Contributor Dr. Elise Herman
As summer winds down, parents and children are well aware of the approach of the new school year. Some kids are very excited about learning and seeing their teachers and friends again, while others have more reservations. COVID and recent school shootings complicate this often emotional transition. There are steps parents can take now to make this go more smoothly.
If sleep schedules got lax over the summer, start now to get back on track. To make bedtime earlier, adjust the wake-up time, moving this up by 15 minutes a day. Kids ages 3-5 years need 10-13 hours total sleep daily, those ages 6-12 years should get 9-12 hours, and teens need 8-10 hours. Remember, no ’screens’ of any kind for at least one hour before bedtime. Reading to your child before bed (or kids reading on their own) aids in falling asleep and is an excellent habit to develop now.
Ensure your child gets up early enough to have a healthy (not sugary) breakfast, improving attention and mood. If your child is taking lunch to school, review what they would like to bring—plan on including fruits and veggies and avoiding processed foods. Water is much better than juice; if they drink milk, nix the chocolate milk, which has as much sugar as soda. Family dinners are a great way to connect during the school year and have been shown to improve nutrition and emotional health. Although it can be tricky to have family dinners with kids’ sports and activities, try to make this a priority.
For younger kids, being able to go to school and play on the playground now is very reassuring. Some schools will allow a visit to the classroom and a brief meeting of the teacher as well. You and your child can look at their school online, where they can see photos of the building and the school staff. Review transportation plans and always spend 10 minutes of “getting ready” time on school mornings so your child can be on time with less stress.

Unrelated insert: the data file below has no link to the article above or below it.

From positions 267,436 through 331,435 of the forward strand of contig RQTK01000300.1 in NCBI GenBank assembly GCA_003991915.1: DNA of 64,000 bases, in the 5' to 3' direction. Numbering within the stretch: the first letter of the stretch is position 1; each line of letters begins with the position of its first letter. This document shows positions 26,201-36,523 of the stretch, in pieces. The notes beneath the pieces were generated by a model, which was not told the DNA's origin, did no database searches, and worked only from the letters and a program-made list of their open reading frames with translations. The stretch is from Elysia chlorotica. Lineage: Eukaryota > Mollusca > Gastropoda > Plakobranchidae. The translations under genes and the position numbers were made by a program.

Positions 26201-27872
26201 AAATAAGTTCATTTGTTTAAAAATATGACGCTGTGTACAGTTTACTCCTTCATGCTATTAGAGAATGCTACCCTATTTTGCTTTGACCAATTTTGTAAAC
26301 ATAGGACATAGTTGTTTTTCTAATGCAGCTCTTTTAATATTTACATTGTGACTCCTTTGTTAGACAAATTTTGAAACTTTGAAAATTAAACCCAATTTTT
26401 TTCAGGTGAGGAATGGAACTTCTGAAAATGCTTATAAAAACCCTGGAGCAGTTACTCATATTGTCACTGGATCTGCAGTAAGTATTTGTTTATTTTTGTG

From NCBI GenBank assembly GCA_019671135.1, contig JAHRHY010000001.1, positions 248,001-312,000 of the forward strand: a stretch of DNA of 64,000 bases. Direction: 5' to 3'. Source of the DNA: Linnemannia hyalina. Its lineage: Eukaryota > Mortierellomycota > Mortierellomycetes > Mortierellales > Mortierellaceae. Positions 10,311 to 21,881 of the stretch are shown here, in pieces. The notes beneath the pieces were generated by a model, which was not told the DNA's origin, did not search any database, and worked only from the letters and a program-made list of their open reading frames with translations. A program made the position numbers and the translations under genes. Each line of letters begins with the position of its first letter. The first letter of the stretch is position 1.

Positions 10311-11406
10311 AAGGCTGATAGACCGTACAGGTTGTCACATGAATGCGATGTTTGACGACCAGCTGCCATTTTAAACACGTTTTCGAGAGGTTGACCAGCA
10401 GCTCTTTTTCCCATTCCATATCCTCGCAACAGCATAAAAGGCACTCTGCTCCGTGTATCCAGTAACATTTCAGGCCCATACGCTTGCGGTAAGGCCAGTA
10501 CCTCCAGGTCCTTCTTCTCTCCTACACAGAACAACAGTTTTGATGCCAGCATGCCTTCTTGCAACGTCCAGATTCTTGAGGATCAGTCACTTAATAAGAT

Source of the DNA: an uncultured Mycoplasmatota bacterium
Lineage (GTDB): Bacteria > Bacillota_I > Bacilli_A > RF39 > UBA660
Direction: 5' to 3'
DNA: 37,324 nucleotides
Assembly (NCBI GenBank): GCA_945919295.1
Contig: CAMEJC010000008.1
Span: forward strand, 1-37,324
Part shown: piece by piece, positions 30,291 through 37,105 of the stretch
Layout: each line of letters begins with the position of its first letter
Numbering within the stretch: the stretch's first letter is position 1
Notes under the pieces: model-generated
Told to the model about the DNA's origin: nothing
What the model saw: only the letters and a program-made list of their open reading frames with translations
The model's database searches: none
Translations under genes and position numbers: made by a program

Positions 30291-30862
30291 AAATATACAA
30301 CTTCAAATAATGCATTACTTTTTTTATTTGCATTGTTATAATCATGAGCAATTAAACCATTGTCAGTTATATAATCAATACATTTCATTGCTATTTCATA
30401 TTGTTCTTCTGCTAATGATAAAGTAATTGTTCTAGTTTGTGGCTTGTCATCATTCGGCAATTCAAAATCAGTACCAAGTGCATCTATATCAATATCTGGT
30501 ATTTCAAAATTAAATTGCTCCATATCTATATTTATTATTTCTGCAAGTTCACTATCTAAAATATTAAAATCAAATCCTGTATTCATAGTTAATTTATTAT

Look at the list for your child’s school and classroom (schools often post this on their website) and buy supplies early. Have your child practice packing their backpack and designate a place at home where it goes at the end of the day. All papers and notebooks should come out of the backpack daily so homework gets done and other things don’t accumulate. Pack the backpack with completed homework and any needed items the night before to help mornings go smoothly.
In view of recent events, your child may have questions or concerns about school safety. Reassure them that a school is a safe place and that you are comfortable having them there. Although there may be a spike in COVID this fall, we have good tools (vaccines, treatment, etc.) to help. As tragic as school shootings are, they are rare, and schools continue to work on security to help prevent such violence. We must display confidence in our child’s safety at school, even if we are concerned.
Back to school “nerves”: If your child feels a bit nervous about the return to school, let them know they are not alone. This is common, especially if they are going to a new school (as will be true of many kids in Ellensburg with the new attendance zones). Talk up the positives of learning new things, making new friends, and meeting their teacher. If you recall feeling the same way, share that with them and how your nervousness dissipated over time.
Going back to school in the fall is a big deal for you and your child; let them know you have confidence in their ability to rise to this challenge. Planning a fun post-school activity and a special family dinner after that first day will give them something to look forward to and be a terrific way to celebrate this transition.
Local School Districts
Below is a list of Kittitas County school districts and their Facebook pages. Schools often post supplies lists, drop-off/pick-up info, scheduling, and other important information for parents and students.
more about The contributor
Dr. Elise Herman
Dr. Herman is passionate about community health outreach, school programs, and child/family health and wellness. She has more than 31 years of experience as a pediatrician in Ellensburg, Washington, the last 3 with KVH Pediatrics. In 2022 Dr. Herman mostly retired from practice and continues to contribute blog posts and remain a visible advocate for kids in the community.